Yes! I wrote my thesis about Emma Goldman, a feminist, a Jew, and an anarchist. I won an award for it. It was an incredibly edifying experience. I wanted to become a writer and write about women's rights.
Shana Penn, druga od lewej, podczas wizyty u działaczek NEWW, Bratysława, 1992 r. Fot. Archiwum rodzinne
So you were looking for topics such as the involvement of women in the underground in Poland. What was the first step towards feminist awakening in our country?
I suppose the first step at that time, from the late 1970s to the 1980s, was the awareness that both the communist system and Solidarity were patriarchal. Feminism began to gain in popularity, partly through contact with Western feminists who visited Poland and partly by Polish women from academic circles, such as Renata Siemieńska and Anna Titkow, who conducted research, ran workshops, reading groups or film screenings. The Polish Feminist Association, established in 1988, was one of the first registered non-profit organizations after communism.
Immediately after the victory in 1989, feminists faced an unanticipated affront – legislation was introduced to prohibit abortion. Although a million signatures of male and female citizens were collected on the 1993 referendum on reproductive rights, the Sejm passed an extremely restrictive abortion law, which was shocking for many citizens, not just feminists. Feminists continued to mobilise in the 1990s, organising advocacy campaigns for women's rights, teaching gender courses, publishing, and making use of international instruments at the UN and the EU. They continue to protest against the discrimination of women and to educate the public about gender equality.
Maybe there was just no time to think about women's rights in the 1980s. After all, we still had to fight for democracy.
Solidarity aspired to bring democracy to Poland, but it was not democratic in itself. Half of its 10 million members were women; this was proportional to their share of the workforce, but only 9% were represented in the leadership structures.
Solidarity was rooted in traditional views such as public life is male dominated, and private life is women’s domain. Gender issues were not considered, and even ridiculed and silenced by the Solidarity activists themselves.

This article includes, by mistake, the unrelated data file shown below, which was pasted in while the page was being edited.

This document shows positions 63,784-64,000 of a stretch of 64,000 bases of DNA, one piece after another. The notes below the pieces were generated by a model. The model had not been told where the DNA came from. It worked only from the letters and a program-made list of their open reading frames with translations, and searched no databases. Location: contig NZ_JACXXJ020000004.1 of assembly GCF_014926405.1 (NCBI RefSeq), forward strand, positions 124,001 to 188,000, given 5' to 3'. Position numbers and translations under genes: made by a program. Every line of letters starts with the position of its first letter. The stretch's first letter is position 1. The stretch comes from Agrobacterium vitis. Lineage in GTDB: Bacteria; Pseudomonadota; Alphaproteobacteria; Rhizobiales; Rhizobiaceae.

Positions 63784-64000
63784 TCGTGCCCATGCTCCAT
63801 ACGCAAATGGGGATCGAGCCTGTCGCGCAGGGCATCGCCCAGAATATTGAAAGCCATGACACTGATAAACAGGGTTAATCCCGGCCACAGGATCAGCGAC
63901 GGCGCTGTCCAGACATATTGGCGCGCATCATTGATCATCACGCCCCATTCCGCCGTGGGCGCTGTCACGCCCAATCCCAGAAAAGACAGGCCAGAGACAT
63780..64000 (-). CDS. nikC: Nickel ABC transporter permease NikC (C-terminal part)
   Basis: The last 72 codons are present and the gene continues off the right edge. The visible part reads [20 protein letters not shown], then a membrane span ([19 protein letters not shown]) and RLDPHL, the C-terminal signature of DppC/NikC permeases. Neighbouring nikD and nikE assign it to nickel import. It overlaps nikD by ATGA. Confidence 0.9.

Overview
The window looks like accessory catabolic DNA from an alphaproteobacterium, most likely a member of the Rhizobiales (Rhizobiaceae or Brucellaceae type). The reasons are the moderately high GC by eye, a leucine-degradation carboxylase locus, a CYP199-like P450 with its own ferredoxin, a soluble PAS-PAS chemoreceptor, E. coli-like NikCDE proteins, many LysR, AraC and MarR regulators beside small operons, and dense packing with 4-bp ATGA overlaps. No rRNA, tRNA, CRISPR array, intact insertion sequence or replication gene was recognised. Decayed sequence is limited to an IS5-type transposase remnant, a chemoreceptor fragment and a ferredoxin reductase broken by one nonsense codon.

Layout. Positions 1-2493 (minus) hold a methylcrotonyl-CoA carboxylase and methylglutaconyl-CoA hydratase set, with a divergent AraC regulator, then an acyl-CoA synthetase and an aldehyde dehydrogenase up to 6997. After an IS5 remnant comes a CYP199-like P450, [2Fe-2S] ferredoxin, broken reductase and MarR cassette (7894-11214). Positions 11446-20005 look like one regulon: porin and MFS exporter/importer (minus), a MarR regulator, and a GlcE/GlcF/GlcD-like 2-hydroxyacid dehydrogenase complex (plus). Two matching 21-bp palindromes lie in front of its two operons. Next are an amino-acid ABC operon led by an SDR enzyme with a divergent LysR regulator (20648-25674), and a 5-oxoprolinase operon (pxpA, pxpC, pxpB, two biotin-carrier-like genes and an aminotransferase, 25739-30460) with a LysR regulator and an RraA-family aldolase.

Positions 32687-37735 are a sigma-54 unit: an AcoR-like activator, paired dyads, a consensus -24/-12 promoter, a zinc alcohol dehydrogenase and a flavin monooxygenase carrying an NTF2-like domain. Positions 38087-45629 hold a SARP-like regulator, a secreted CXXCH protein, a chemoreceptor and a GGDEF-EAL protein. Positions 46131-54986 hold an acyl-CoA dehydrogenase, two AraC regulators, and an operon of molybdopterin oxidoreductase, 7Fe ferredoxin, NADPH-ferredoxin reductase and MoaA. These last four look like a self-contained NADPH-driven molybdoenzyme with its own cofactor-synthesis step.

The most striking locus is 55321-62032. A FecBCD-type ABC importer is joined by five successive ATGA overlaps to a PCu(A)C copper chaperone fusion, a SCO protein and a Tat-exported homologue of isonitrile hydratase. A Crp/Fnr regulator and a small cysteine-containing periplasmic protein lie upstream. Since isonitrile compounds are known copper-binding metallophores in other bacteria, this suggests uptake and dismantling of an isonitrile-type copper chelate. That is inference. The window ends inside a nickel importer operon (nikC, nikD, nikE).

In the early 1990s, some of my Polish interpreters told me directly that they were not feminists and did not believe in my project. Despite this, they still worked with me.
Anka Grupińska, one of my book’s interviewees who also helped me as an interpreter when I began my research, teased me about feminism. Despite this, she was extremely interested in the stories I recorded with her assistance. We interviewed Krystyna Janda and Krystyna Zachwatowicz-Wajda, among others. After one of the meetings Anka said: "You see, Shana, you don't have to be a feminist to be an interesting woman." I told her I agreed, but it takes feminist sensitivity to see that women are interesting.
Shana Penn z Anką Grupińską Fot. Archiwum rodzinne
And what did she say to that?
"I suppose I'm a feminist."
You managed to convince her. You said many times that women organized the underground. Who were they and what exactly did they do?
I didn’t try to convince her. I tried to understand the motivations for women’s activism in Polish and women's history. For example: which cultural and religious norms allowed Polish women to take on an important role without threatening the power of men? How did the communist gender norms influence the activities of women in Solidarity? Which women considered themselves leaders, which did not, and what did leadership mean?
I am proud that first the 1995 article in “Pełnym Glosem” and then my book, published in 2003 and later updated and reprinted in 2014, helped to influence how women and men in Poland think about the dynamics of gender relations and about women as important leaders.
In 1981 Solidarity was a young and vibrant movement. The Soviet Union and the People's Republic of Poland decided to stifle it. Martial law was imposed on 13 December 1981, and in the first week ten thousand activists were arrested - nine thousand men and one thousand women. A leadership void was effected, which was filled by women. "It was simple," Zofia Bydlińska told me, "the movement had to be rescued. We knew what to do, so we did it."
Simple, but not necessarily easy?
It was neither simple nor easy to meet in hiding during curfew, during communication and transportation shutdowns, and under constant threat of being infiltrated, arrested and imprisoned. However, a group of seven women in Warsaw immediately gathered in secret and planned how to save the crippled movement. Their aim was to spread reliable information among the population, to hide leaders who had not been arrested, to show that not everything was lost, and that Solidarity could not be defeated. By January 1982, they managed to organize a secret network, bringing together trade unionists and volunteers, moving typewriters and printing presses to attics, and in effect producing an illegal newspaper. For 7.5 years, this group published what became the most important underground newspaper, the voice of Solidarity, called "Tygodnik Mazowsze".
All this was organized by Helena Łuczywo, Joanna Szczęsna, Ewa Kulik, Anna Dodziuk, Anna Bikont, Małgorzata Pawlicka and Zofia Bydlińska. They considered themselves professional oppositionists. Families and friends helped care for their children when the women went underground. They were determined, fearless, tireless. "When women get angry, they get things done!" as Ewa Kulik used to say.